It is most likely that this thought would be exhibited through fewer precautions which consist of careless face covering, the haphazard share of foods between friends (in a circumstance where you cannot even trust your closest family members), frequent visits to places highly concentrated with other imprudent people and massive gatherings during holidays, according to The Atlantic.

However, these attitudes are considered cocky for a group of people who do not even know about the exact traits of the new variant. Essentially, building an environment that allows viruses to transmit easily expedites mutations, which increases the transmission in return.

Yes, it is true that the original COVID-19 is a more widespread form of the virus currently, according to The Atlantic, and that it is vital to focus on the original strand which is indiscriminately causing an overwhelming amount of damages all over the world.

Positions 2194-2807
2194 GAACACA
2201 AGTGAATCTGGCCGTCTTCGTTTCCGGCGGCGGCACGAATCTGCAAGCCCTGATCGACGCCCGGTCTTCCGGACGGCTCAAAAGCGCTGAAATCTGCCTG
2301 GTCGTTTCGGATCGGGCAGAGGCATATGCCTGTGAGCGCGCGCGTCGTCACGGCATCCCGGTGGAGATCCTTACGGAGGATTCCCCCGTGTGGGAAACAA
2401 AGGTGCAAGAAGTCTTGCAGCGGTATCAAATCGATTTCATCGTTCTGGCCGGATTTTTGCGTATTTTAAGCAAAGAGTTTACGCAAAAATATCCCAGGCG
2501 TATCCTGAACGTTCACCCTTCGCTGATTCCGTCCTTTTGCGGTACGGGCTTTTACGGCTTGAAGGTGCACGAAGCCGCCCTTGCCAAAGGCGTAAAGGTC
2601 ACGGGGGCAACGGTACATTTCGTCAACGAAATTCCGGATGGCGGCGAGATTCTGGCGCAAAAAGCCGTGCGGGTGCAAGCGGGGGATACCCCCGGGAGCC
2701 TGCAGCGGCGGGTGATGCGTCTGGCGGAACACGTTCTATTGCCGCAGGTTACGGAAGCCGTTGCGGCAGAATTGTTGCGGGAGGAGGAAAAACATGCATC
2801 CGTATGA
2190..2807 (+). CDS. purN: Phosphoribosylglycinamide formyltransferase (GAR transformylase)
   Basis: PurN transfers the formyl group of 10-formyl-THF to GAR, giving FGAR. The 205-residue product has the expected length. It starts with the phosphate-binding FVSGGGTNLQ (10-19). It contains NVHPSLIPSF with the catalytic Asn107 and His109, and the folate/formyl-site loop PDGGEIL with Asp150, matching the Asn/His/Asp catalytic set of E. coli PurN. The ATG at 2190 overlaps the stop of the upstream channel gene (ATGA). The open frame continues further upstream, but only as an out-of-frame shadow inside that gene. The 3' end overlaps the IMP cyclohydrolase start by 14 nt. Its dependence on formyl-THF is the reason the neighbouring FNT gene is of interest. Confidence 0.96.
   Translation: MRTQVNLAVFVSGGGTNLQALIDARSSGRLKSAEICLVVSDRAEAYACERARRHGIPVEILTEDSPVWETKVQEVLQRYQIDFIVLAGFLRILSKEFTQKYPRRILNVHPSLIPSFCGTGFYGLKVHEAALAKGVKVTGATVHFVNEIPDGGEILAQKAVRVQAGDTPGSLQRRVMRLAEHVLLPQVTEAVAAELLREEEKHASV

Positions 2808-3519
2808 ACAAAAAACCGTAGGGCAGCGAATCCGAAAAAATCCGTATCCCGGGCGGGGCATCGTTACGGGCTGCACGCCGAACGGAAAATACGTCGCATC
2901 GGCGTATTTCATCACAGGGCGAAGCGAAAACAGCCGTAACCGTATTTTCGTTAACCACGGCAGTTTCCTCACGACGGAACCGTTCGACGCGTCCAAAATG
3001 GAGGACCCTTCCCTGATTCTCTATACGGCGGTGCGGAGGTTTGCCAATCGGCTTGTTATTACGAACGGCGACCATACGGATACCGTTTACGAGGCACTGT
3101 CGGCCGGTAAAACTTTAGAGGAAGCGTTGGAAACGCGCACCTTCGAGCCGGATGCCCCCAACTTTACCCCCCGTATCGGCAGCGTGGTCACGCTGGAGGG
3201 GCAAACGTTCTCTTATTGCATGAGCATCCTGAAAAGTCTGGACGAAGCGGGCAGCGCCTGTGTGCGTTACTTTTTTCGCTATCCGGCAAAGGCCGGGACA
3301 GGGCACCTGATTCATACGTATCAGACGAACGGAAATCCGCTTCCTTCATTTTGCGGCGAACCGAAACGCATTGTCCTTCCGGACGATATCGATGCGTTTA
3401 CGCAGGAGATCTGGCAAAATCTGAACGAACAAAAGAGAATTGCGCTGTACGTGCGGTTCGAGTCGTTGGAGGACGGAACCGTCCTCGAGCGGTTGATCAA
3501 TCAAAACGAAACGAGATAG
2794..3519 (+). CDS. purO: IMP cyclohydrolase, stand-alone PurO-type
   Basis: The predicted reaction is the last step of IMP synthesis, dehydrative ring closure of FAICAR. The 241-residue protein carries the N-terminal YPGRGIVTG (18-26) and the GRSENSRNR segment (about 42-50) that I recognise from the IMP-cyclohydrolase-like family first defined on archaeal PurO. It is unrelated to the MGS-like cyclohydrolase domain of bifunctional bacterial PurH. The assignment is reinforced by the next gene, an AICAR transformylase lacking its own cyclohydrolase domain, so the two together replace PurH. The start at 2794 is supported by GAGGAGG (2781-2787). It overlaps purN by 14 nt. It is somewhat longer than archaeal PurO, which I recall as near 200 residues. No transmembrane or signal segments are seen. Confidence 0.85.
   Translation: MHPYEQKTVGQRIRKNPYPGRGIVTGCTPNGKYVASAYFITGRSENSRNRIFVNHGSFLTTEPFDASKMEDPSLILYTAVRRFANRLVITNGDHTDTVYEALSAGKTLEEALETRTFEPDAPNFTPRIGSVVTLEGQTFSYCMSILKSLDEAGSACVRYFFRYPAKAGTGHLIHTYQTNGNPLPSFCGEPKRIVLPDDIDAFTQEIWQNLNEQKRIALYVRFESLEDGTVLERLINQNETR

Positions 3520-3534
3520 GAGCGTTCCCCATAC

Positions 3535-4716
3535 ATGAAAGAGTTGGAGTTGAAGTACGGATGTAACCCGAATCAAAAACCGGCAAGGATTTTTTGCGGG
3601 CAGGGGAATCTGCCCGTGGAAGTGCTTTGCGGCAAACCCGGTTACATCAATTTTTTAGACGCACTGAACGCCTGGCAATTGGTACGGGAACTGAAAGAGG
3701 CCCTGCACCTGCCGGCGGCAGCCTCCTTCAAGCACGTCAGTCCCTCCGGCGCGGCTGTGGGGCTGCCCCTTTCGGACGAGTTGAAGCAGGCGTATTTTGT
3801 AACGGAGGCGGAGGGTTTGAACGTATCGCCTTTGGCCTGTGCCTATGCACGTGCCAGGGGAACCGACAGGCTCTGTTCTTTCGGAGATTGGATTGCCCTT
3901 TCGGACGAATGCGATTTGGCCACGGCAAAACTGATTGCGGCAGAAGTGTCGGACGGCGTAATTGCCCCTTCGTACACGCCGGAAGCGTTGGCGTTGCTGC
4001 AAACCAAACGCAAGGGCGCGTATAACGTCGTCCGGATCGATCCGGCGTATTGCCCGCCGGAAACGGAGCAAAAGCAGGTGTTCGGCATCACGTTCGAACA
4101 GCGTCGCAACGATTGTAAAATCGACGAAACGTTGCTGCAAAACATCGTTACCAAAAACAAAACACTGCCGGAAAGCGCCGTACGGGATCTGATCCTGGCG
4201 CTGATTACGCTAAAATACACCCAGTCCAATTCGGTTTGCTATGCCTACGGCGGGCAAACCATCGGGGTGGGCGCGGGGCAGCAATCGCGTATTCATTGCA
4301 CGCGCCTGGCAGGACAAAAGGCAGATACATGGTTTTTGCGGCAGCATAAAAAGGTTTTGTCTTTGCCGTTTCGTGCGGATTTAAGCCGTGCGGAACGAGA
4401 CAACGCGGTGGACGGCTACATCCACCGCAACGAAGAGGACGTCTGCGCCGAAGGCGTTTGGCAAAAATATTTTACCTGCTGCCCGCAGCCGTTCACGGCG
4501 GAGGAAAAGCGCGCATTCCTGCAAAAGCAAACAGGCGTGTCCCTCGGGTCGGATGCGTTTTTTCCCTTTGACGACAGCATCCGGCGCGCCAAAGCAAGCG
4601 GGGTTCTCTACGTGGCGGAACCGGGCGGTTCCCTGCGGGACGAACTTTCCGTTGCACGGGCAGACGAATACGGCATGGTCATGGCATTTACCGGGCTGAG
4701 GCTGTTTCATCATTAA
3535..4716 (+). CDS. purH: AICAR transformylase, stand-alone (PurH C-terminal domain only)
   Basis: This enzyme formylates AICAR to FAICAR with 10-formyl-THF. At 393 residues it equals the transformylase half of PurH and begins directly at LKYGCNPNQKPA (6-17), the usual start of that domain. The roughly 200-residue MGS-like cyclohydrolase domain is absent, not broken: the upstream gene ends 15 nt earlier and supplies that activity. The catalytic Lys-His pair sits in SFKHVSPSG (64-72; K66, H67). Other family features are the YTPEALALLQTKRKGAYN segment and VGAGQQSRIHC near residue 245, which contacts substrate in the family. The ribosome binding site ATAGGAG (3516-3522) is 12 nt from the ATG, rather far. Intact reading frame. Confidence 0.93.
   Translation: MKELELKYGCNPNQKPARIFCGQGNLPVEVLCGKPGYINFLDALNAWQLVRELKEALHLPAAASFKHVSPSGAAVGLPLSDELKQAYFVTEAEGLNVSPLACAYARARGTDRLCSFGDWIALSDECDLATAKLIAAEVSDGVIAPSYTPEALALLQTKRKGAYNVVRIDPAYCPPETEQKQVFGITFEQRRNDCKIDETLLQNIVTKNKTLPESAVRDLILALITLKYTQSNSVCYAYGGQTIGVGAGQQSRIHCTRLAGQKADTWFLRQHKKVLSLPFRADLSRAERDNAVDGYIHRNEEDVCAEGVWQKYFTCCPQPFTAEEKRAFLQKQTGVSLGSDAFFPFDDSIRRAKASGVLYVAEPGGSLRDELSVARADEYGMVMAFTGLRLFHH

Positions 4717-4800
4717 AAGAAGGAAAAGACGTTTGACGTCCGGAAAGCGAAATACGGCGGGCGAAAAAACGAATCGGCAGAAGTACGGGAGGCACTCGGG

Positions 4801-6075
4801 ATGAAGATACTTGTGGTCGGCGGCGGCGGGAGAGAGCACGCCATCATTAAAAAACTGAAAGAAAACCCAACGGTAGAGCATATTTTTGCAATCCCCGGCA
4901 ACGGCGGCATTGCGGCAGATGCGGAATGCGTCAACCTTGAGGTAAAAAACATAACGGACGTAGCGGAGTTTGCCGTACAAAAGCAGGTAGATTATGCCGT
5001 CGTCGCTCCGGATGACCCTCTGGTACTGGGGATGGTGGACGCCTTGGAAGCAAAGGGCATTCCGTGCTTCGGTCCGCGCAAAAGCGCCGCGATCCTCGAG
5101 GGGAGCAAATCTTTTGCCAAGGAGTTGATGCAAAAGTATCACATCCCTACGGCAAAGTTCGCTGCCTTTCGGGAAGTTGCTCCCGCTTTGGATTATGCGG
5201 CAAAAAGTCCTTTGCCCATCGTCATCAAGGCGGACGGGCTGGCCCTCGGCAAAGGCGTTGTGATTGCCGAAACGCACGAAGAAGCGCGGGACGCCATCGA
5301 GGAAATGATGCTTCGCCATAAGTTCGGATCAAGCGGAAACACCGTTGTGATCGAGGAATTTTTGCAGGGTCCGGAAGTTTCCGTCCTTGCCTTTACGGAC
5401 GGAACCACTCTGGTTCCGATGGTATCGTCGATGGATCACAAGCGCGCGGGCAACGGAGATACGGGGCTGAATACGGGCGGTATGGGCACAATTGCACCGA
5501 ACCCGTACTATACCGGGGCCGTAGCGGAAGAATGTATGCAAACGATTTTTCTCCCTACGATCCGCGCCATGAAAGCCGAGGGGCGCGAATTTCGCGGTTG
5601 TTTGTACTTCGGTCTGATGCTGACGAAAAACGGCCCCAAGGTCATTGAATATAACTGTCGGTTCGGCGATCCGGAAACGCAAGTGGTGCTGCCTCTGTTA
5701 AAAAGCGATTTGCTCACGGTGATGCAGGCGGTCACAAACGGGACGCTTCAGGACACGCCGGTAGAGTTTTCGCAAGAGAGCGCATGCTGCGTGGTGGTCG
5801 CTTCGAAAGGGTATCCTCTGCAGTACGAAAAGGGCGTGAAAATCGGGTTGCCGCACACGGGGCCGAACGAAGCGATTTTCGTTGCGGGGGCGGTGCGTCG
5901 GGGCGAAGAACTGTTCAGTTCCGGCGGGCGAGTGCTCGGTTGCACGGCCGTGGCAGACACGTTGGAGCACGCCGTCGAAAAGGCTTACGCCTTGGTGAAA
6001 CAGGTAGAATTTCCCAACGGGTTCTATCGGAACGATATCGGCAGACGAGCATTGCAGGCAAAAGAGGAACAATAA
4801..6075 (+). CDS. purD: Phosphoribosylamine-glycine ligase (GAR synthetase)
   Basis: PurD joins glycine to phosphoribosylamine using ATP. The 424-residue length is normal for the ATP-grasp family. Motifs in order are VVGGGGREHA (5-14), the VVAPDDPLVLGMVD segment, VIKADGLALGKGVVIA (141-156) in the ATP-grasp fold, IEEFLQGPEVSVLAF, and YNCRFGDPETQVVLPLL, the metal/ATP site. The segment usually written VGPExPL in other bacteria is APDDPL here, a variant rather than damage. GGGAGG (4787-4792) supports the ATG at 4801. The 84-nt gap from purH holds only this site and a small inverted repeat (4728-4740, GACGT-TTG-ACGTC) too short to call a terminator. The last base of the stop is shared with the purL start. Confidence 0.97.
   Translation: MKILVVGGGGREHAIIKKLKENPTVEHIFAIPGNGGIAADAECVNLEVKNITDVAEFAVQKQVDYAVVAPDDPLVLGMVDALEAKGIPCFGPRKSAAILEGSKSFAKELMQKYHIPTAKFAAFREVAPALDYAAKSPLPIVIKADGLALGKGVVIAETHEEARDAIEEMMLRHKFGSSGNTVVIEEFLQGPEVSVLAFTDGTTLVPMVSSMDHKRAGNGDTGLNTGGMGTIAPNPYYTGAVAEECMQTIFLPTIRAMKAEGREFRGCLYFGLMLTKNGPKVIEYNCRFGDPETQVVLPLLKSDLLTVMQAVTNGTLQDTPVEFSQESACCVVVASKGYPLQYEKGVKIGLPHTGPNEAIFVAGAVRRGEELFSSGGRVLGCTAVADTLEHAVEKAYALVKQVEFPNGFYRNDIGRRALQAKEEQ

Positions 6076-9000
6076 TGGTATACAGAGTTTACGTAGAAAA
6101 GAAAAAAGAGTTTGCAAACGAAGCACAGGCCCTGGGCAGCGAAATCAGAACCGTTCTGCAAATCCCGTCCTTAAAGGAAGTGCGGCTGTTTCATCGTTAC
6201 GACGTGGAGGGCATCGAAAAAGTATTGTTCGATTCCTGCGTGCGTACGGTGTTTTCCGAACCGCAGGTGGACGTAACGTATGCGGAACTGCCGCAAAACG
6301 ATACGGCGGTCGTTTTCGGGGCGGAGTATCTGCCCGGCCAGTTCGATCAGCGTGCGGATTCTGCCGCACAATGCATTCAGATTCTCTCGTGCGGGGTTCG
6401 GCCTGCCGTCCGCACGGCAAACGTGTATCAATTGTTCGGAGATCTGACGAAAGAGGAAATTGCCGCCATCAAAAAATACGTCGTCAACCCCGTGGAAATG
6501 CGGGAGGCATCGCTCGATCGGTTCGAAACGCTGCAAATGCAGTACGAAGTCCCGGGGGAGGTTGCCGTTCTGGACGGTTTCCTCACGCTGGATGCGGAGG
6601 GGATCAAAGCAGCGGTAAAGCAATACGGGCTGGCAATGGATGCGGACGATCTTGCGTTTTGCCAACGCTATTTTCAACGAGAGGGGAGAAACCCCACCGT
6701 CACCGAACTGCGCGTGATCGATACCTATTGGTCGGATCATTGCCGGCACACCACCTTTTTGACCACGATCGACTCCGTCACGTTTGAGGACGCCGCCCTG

We do not want to add to the strain that the virus is already causing to everyone over the world. In fact, it is urgent that the pandemic is under control and does not swell into a gigantic force that would perpetuate the dooming lives and the oppressions that it has already thrown to us.

To do so, any upcoming threats that can amplify the power of the virus should be prevented and regulated.

I am not trying to accentuate that the new COVID-19 variant is like a fictional monster that would immediately destroy humanity. However, I believe that we should at least prevent the variant from putting our lives at the edge of the cliff because we could not prevent the original COVID-19 from getting out of control.

The appearance of a variant warns us of what might be coming up. It is easier to deal with unexploded dynamite rather than the one that violently exploded.

Scholar-athlete Cody Going: off to Division 1

Scholar-athlete Cody Going: off to Division 1

Cody Going has been in Mission Viejo high school’s football program, a team ranked number four in California by MaxPreps, for five long years. From his time in eighth grade to now he’s been able to see the athletes at Mission Viejo High grow from teammates to a...